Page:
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FIFA inspection team praises Brazil's 2014 World Cup presentation

FIFA inspection team praises Brazil's 2014 World Cup presentation

The head of FIFA's delegation scrutinizing Brazil's 2014 World Cup bid praised the country's presentation Friday, making special note of President Luiz Inacio Lula da Silva's commitment to the project.
"It was done with great professionalism and competence," said Hugo Salcedo, a Colombian-born naturalized American, who led FIFA's inspection team that completed its tour Friday. "We felt ... the soul, the enthusiasm, the spirit that is Brazil."
The interest and input of Lula da Silva, an ardent soccer fan, was especially impressive.
"The most important thing was the meeting with President Lula," Salcedo said in Rio's Maracana stadium. "It was very emotional to see the president so enthusiastic about soccer."
The inspectors don't decide whether Brazil will host the Cup, but will return to Switzerland and file a report to the FIFA executive committee, which will announce its decision on Oct. 30.
"We are the eyes and ears of FIFA," Salcedo said. "We could feel what Brazil is and that all the cities shown have what's needed to be a host."
Salcedo was part of a five-member team of FIFA that arrived on Aug. 23 and examined 18 cities and stadiums that aspire to stage games for the 2014 tournament.
Brazil is the lone candidate to host the 2014 championship, an event it has won a record five times but hosted only once _ in 1950, when it lost to Uruguay before a Maracana crowd estimated at about 200,000.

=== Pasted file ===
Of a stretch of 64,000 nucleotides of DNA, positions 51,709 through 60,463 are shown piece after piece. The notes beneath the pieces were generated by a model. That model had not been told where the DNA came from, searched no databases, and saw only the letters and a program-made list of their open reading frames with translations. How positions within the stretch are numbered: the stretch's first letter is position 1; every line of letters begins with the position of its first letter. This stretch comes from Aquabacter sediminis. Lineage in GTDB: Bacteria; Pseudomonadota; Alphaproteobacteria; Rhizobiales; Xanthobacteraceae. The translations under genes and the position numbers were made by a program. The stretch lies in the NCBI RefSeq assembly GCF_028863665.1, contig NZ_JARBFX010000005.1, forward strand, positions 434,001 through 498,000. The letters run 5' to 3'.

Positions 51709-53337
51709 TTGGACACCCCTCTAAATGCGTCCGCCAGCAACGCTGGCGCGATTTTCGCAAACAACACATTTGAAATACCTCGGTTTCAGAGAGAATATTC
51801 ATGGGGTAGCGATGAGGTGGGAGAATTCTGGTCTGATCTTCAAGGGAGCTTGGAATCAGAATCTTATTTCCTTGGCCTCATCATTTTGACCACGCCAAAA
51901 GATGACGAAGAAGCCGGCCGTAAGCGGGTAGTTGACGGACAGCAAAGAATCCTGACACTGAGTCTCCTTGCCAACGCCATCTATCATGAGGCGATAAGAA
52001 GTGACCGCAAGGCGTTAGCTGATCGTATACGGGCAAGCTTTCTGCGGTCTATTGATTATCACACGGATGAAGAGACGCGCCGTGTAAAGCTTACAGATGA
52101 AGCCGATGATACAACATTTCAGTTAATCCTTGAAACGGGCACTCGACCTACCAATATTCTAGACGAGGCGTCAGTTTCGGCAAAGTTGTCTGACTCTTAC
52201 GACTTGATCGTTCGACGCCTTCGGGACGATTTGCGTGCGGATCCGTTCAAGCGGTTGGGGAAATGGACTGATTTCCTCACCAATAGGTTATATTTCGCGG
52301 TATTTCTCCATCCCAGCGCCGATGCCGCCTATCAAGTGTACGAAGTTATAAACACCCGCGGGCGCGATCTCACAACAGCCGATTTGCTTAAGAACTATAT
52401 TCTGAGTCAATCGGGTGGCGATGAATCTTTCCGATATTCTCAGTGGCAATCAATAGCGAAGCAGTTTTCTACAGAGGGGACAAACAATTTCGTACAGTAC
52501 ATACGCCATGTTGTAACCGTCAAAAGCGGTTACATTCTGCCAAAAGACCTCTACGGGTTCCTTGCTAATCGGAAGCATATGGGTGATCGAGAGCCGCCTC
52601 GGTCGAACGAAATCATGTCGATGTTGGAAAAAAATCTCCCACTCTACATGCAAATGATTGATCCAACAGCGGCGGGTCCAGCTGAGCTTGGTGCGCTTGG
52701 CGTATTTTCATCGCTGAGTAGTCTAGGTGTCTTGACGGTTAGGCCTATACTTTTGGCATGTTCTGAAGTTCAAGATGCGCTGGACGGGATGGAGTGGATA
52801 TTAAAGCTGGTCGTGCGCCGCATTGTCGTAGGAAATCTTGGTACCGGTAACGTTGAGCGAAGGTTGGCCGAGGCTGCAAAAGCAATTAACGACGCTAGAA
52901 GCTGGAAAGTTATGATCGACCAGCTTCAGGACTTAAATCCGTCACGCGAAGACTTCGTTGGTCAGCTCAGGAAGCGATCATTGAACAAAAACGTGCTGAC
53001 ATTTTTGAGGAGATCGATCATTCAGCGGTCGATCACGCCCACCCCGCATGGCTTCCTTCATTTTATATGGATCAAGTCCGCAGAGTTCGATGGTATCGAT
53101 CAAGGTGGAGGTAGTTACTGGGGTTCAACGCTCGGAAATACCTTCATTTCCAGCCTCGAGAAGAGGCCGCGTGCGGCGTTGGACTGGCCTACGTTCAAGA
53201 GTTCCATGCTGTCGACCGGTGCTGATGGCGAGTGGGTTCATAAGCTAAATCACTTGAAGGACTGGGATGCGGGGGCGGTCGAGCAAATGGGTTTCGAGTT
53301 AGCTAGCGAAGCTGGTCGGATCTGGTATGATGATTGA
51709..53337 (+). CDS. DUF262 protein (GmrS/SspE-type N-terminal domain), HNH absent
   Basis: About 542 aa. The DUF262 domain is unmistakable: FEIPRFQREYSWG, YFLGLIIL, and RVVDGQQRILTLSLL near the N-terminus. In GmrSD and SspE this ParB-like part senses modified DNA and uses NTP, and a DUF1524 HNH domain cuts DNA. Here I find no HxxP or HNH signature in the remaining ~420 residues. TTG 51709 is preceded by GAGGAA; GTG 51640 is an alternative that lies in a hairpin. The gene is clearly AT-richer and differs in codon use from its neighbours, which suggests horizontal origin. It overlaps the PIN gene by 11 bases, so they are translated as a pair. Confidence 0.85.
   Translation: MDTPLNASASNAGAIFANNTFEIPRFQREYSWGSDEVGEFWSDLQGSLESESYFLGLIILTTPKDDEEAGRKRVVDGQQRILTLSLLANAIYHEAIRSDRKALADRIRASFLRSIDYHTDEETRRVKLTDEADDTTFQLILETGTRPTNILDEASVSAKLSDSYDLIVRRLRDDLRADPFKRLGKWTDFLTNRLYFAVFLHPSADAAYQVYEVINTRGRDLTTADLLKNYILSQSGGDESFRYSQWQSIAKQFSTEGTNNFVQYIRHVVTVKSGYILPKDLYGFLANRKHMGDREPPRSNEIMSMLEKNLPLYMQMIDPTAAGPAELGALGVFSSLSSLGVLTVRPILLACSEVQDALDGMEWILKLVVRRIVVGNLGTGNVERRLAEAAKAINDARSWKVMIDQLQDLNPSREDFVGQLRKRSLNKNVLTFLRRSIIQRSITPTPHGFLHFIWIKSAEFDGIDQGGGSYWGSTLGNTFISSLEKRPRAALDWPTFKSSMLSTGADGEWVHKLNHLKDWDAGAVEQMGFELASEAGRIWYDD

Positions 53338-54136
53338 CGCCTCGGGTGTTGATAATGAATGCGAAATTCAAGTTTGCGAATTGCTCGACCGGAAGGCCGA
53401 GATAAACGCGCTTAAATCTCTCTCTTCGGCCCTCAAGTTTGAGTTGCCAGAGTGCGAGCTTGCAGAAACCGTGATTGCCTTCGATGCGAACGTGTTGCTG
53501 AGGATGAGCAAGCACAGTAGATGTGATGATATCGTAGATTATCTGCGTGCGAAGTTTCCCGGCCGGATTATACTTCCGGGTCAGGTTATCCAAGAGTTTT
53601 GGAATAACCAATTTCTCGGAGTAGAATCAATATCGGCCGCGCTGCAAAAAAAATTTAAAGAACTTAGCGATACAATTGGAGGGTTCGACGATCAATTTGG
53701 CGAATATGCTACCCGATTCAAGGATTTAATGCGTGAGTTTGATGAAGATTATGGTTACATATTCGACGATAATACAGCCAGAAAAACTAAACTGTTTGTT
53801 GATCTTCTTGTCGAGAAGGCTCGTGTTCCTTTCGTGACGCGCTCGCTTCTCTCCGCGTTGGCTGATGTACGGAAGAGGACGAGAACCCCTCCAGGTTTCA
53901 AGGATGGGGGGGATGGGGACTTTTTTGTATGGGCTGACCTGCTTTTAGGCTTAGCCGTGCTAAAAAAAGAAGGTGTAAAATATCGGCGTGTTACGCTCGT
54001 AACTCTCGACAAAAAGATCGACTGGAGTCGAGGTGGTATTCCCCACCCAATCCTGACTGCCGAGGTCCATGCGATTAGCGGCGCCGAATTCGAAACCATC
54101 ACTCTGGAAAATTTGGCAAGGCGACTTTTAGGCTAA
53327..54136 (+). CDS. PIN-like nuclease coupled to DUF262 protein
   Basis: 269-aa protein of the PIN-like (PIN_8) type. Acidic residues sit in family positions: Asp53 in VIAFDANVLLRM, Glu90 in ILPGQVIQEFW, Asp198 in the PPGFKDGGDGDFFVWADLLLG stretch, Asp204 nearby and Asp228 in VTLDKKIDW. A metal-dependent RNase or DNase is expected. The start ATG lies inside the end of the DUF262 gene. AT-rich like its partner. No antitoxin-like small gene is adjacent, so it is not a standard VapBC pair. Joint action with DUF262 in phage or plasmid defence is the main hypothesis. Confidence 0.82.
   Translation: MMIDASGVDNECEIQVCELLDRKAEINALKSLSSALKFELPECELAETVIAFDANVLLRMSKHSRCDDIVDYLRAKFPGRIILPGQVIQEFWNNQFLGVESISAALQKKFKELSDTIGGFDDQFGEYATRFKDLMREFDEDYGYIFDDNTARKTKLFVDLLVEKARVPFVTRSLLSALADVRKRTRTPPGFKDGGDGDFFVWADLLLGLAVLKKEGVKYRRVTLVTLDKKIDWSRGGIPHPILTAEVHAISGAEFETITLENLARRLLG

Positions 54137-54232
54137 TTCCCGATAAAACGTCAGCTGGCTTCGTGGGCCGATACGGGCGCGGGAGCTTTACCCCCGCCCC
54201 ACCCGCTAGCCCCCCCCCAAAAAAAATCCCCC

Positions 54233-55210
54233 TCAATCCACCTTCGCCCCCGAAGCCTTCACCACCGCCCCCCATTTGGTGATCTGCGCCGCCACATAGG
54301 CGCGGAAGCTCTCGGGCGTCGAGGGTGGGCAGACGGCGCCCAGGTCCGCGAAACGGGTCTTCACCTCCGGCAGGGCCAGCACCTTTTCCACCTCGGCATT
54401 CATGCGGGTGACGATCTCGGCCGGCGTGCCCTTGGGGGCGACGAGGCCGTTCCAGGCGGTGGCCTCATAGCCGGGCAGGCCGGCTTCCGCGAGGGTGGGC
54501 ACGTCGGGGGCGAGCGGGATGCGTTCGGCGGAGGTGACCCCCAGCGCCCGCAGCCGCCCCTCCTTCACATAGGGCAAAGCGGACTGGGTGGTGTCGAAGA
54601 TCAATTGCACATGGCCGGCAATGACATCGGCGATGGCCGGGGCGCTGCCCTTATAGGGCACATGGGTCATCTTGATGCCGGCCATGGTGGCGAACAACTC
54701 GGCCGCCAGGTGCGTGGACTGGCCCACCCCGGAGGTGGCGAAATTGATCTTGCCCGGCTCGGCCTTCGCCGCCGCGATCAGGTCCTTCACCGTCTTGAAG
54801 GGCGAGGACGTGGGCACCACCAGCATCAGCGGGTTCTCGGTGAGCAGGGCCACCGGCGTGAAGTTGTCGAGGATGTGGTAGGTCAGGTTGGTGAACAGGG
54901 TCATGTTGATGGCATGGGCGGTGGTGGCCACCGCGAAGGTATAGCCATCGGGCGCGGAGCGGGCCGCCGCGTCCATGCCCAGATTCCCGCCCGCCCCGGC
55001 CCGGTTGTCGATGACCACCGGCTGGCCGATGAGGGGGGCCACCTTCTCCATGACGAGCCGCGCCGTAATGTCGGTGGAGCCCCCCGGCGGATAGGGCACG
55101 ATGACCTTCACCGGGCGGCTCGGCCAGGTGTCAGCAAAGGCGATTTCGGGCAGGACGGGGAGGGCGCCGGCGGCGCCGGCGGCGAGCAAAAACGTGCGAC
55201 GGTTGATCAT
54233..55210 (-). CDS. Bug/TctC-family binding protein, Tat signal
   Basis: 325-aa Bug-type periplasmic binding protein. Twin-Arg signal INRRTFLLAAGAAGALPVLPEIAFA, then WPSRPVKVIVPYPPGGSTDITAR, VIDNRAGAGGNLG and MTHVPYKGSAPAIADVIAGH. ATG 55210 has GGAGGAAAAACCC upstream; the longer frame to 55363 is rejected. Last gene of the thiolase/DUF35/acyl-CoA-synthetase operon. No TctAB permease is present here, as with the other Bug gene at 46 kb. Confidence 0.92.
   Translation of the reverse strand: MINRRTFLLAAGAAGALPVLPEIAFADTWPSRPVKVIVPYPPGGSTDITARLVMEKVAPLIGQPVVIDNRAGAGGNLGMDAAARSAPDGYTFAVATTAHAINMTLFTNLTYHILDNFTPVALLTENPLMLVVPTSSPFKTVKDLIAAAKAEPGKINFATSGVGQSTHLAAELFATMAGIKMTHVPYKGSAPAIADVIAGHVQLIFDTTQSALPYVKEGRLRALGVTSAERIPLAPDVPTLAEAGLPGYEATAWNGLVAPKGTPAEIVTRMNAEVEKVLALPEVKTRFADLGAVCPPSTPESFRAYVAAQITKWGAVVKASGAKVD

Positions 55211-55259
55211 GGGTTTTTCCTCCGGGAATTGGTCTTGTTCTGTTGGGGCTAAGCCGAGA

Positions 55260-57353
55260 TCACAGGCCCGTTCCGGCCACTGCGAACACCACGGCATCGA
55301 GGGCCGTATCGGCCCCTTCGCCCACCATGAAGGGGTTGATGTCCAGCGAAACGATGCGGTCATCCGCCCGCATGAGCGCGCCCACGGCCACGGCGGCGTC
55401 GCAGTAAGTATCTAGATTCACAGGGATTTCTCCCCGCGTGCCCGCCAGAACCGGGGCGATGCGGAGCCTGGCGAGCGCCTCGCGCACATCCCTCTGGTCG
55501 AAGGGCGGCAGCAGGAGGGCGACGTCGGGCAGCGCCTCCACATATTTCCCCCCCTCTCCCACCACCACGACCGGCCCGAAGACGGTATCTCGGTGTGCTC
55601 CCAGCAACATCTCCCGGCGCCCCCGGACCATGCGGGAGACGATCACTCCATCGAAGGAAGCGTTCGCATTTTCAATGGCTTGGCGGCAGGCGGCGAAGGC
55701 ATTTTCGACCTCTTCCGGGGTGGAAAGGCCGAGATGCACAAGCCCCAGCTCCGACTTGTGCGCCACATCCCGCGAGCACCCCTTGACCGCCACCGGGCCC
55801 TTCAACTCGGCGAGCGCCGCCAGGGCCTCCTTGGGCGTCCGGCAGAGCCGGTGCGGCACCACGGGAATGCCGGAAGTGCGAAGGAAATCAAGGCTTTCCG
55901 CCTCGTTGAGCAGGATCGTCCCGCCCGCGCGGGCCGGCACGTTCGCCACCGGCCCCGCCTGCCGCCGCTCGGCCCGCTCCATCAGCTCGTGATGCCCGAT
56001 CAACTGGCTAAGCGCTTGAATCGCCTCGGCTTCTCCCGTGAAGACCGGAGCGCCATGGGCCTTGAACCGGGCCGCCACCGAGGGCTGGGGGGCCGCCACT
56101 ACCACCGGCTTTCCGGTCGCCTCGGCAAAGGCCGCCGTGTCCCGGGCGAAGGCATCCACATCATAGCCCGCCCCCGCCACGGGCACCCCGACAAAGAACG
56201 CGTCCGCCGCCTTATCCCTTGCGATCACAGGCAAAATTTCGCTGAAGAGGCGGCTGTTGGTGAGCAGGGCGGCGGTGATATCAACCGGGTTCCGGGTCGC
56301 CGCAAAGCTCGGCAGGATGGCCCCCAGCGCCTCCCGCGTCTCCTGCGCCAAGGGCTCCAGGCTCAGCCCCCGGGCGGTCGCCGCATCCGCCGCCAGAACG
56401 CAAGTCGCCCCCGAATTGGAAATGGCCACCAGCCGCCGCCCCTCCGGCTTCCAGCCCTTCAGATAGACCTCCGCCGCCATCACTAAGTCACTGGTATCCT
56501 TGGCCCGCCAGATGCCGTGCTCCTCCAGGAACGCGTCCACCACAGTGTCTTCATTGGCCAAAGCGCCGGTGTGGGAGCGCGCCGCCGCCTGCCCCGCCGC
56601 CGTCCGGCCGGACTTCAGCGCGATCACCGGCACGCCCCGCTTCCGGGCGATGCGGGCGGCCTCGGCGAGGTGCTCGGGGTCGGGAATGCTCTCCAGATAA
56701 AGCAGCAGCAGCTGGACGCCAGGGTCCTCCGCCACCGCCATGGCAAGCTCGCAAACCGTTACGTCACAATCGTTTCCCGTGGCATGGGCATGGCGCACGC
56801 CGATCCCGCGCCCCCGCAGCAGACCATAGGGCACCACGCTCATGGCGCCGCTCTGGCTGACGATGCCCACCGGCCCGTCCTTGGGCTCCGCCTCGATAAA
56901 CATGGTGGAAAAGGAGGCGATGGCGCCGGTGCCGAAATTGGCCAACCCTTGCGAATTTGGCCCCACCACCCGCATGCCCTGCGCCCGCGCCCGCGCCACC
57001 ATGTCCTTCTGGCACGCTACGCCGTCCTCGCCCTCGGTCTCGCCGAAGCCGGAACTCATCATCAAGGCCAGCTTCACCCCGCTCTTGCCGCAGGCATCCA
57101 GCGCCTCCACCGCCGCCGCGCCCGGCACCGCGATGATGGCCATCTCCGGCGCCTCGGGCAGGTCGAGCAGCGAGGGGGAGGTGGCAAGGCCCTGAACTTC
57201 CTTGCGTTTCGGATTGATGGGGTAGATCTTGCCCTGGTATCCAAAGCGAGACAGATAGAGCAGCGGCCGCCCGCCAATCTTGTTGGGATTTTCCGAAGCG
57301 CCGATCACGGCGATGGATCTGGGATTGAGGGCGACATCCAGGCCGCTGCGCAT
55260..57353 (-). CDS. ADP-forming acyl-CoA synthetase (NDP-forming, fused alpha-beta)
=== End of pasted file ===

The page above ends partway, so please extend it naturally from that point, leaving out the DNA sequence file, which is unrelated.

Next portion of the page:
South America's most populous nation is likely to win the bid if FIFA remains committed to its continental rotation policy. The 2006 Cup was in Germany, and the 2010 Cup will be held in South Africa.
Brazil was confident it made a convincing show.
"Welcome to the stage of the final of the 2014 World Cup," Rio de Janeiro state Gov. Sergio Cabral joked to reporters on Maracana's playing surface.
Ricardo Teixeira, president of the Brazilian soccer confederation and member of the FIFA executive committee, said Brazil could match the efficiency of Germany and add a Brazilian flavor.
"We don't want to stage in Brazil a German Cup, or an African, or a Korean," he said. "We will stage our own Cup, with Brazilian joy and samba."
Brazil's bid was technically better than others had made in the past, Teixeira said.
"We already have sent all the government guarantees and the contract provisions with the support of President Lula," he said. "Other countries only offered the guarantees after the fact."
Former Brazilian national team stalwart Romario, a member of the country's World Cup champion in 1994 and an unofficial ambassador of Brazil's 2014 bid, said Brazil deserved to stage the Cup.
"What this commission is taking to FIFA is the Brazilian soul, and the Brazilian soul is good," he said. "I think we deserve the World Cup here."
But Teixeira recalled that Brazil still has work to do to meet FIFA's demands.
"The Cup is not a 'gift' from FIFA," he said. "FIFA gives you the Cup, and can take it away if you don't meet the requirements."


Updated : 2021-02-28 22:06 GMT+08:00